Prevention and early diagnosis of childhood health concerns
Children are our most precious resources. We focus on preventive care for kids by promoting total well-being – physical and emotional. Prevention includes regular checkups, vaccinations against common diseases, and education for parents to know when to seek medical attention.
FamilyCare of Kent is an exclusive nurse practitioner-only practice in Kent, Washington. Parents from all around have trusted our NPs with their children’s health care for more than 30 years. Why? Because we listen. We don’t rush you in and out of the office. And because we honor your choices for your child.
There’s just one exception: we are absolutely pro-vaccination. If you are uncertain about vaccinating your child, talk to one of our NPs and you’ll quickly learn everything you need to know to make an informed decision. See the recommended vaccination schedule.
Well Care and Sick Visits
The American Academy of Pediatrics advises that babies should have well-child checkups at 2 weeks, 2 months, 4 months, 6 months, 9 months, 12 months, 15 months, 18 months, and 24 months of age. Children should be checked once a year until age 21. In addition to regular checkups, children should be seen right away for problems such as:
- Significant weight gain or loss
- Rashes or skin infections
- Sleep problems or changes in sleeping habits
- Changes in behavior / overly sensitive or moody
- Breathing problems
- Fever above 102 degrees
- Frequent sore throats or earaches
Conditions we treat:
Developmental and Behavioral Concerns
Your child’s well-being encompasses their physical, mental, emotional, and social health. Nurse practitioners encourage open communication with kids and parents to promote healthy relationships with family, friends, and health care providers.
A loving and supportive home environment can help nurture emotional health, independence, self-confidence, social skills, and insightful, empathetic behavior in your child. In turn, they will be comfortable telling you when they may need some extra TLC or medical attention.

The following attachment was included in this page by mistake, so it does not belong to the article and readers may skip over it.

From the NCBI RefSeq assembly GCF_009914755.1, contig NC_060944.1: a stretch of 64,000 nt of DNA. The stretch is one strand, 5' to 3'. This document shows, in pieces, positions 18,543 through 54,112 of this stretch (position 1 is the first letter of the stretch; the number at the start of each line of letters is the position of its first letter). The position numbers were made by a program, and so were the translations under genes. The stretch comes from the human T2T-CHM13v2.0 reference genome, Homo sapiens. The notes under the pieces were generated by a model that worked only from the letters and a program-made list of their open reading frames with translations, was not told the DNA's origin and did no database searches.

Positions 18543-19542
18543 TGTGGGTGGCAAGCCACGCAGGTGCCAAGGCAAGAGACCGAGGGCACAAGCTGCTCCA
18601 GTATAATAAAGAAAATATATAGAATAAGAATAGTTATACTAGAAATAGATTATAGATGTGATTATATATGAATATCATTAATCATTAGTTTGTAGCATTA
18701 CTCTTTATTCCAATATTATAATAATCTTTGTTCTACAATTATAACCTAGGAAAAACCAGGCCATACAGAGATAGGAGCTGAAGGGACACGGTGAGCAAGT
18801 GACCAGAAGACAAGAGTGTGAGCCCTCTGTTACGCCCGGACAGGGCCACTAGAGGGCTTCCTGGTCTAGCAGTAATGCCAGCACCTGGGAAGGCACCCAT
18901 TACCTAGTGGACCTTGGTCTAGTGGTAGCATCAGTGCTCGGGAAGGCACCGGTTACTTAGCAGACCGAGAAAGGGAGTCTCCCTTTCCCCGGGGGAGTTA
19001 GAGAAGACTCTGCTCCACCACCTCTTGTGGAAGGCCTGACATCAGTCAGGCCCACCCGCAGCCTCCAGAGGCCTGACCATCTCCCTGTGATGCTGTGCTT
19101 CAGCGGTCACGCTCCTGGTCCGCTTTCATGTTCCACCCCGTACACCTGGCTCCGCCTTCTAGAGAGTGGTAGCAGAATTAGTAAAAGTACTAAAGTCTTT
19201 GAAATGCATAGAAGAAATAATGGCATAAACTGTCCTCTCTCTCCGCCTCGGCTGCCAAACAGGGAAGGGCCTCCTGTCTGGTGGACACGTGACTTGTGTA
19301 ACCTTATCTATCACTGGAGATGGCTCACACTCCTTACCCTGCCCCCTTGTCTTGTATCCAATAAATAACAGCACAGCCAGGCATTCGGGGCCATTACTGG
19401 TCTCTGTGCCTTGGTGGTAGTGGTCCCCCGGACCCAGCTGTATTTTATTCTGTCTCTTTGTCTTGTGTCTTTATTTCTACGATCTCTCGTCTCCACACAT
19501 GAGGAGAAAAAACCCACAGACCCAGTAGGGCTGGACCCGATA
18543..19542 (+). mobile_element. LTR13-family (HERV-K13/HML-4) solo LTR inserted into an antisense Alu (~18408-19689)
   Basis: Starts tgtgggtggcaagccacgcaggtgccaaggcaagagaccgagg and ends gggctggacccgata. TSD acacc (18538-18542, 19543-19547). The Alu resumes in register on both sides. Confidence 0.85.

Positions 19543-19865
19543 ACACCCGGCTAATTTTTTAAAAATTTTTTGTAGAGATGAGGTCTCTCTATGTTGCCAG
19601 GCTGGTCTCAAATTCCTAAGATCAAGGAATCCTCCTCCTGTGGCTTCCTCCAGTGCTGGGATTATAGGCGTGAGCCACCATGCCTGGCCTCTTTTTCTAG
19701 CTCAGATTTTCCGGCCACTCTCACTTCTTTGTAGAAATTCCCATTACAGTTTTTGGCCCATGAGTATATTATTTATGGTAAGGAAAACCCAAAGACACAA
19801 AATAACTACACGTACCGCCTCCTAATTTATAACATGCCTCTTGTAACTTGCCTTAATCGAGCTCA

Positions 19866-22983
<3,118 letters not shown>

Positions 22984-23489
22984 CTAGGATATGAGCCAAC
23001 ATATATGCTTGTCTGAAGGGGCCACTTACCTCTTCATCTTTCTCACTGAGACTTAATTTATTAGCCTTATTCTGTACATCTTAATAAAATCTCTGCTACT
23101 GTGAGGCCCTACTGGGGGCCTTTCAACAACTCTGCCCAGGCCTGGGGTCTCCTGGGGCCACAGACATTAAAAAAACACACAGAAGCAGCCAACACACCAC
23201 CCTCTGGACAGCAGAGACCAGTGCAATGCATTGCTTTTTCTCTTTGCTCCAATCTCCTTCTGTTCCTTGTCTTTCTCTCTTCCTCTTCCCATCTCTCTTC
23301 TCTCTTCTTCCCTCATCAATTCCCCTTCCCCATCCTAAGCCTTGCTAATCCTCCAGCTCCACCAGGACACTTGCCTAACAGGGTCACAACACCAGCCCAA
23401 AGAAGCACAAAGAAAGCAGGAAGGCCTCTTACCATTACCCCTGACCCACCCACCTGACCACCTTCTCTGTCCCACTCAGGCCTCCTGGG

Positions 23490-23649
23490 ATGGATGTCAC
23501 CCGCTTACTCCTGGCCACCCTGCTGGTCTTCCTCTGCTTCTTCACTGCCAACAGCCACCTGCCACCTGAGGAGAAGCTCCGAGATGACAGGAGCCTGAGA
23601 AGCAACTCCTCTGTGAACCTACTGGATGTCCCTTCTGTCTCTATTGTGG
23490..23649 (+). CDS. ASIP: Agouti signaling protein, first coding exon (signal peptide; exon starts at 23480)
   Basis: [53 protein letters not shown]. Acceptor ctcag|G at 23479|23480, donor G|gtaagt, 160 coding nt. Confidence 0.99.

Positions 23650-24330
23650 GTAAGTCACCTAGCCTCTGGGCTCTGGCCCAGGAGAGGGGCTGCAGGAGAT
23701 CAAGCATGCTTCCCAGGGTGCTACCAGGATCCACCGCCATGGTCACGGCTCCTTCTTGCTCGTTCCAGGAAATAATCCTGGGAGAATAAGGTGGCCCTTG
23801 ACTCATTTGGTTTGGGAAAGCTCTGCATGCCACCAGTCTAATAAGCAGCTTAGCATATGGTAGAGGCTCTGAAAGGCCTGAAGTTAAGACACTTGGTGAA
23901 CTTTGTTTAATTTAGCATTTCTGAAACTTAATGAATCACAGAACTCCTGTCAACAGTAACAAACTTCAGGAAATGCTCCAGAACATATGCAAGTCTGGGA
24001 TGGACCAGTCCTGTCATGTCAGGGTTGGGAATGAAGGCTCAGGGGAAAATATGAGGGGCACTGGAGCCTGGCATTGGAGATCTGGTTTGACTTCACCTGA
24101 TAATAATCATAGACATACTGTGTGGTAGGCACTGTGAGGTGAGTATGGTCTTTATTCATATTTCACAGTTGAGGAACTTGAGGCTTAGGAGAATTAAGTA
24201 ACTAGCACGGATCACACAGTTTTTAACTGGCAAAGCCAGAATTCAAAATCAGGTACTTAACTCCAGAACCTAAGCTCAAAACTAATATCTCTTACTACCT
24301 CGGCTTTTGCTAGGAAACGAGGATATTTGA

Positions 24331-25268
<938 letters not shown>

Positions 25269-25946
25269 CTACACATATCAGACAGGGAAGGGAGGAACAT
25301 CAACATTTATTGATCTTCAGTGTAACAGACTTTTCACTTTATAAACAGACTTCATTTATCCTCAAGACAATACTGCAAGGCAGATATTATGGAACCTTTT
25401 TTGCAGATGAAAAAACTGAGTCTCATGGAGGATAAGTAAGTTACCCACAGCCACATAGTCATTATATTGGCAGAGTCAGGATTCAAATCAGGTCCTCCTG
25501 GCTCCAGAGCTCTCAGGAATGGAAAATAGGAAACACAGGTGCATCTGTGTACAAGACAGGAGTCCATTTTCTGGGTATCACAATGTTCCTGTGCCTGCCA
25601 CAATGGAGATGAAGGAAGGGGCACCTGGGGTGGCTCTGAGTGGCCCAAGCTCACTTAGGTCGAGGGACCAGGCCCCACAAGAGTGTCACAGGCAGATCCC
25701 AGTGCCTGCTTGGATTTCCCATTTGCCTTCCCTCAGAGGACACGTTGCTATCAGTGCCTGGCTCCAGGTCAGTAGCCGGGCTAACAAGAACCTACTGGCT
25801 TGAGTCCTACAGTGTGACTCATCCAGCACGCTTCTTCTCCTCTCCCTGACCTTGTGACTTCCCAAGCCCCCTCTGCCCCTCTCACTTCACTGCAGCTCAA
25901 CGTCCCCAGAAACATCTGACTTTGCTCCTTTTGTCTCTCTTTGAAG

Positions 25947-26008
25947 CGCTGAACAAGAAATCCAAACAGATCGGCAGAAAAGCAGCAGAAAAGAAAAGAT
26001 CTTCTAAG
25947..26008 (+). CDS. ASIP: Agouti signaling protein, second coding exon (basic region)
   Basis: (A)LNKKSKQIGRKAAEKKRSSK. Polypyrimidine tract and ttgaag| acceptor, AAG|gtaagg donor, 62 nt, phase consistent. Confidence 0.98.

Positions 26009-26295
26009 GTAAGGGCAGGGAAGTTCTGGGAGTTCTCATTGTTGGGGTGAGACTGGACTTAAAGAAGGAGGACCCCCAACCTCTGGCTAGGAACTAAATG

However, if you notice that something is “off” with your child, please talk to your healthcare provider about it.
At FamilyCare of Kent, we have tools in place to provide a detailed evaluation of your child’s development and risk for autism. Please read below for more information and contact us to set up a consultation as soon as possible.
All parents who bring their child in for a well visit want to know how their son or daughter is developing. We know what’s on your mind:
- Is your child meeting all the right milestones?
- Are there any developmental delays or warning signs you need to know about?
- Will the doctor ask the right questions?
FamilyCare of Kent uses the Ages and Stages (ASQ) program to ensure all of your child’s basic needs are met. ASQ begins with a brief online questionnaire for parents to tell us about their child(ren). The answers help us assess each child’s development in detail.
Our nurse practitioners have the necessary ASQ training to recommend age-appropriate activities to encourage healthy development.
As parents and nurse practitioners, one of the most important things we can do for children is to be aware of any signs of autism. According to AutismSpeaks.org, the major red flags to watch for are:
- No big smiles or other warm, joyful expressions by 6 months or thereafter
- No back-and-forth sharing of sounds, smiles, or other facial expressions by nine months
- No babbling by 12 months
- No back-and-forth gestures such as pointing, showing, reaching, or waving by 12 months
- No words by 16 months
- No meaningful, two-word phrases (not including imitating or repeating) by 24 months
- Any loss of speech, babbling, or social skills at any age
If you notice any of these in your child, please see a health care practitioner as soon as possible. Research shows that early intervention is critical to managing all types of autistic spectrum disorders.
FamilyCare of Kent nurse practitioners can quickly and easily screen your child for autism. Kids between 18 and 24 months of age should be screened during their well visit. The process involves about 20 questions to assess the way your child communicates and interacts with others.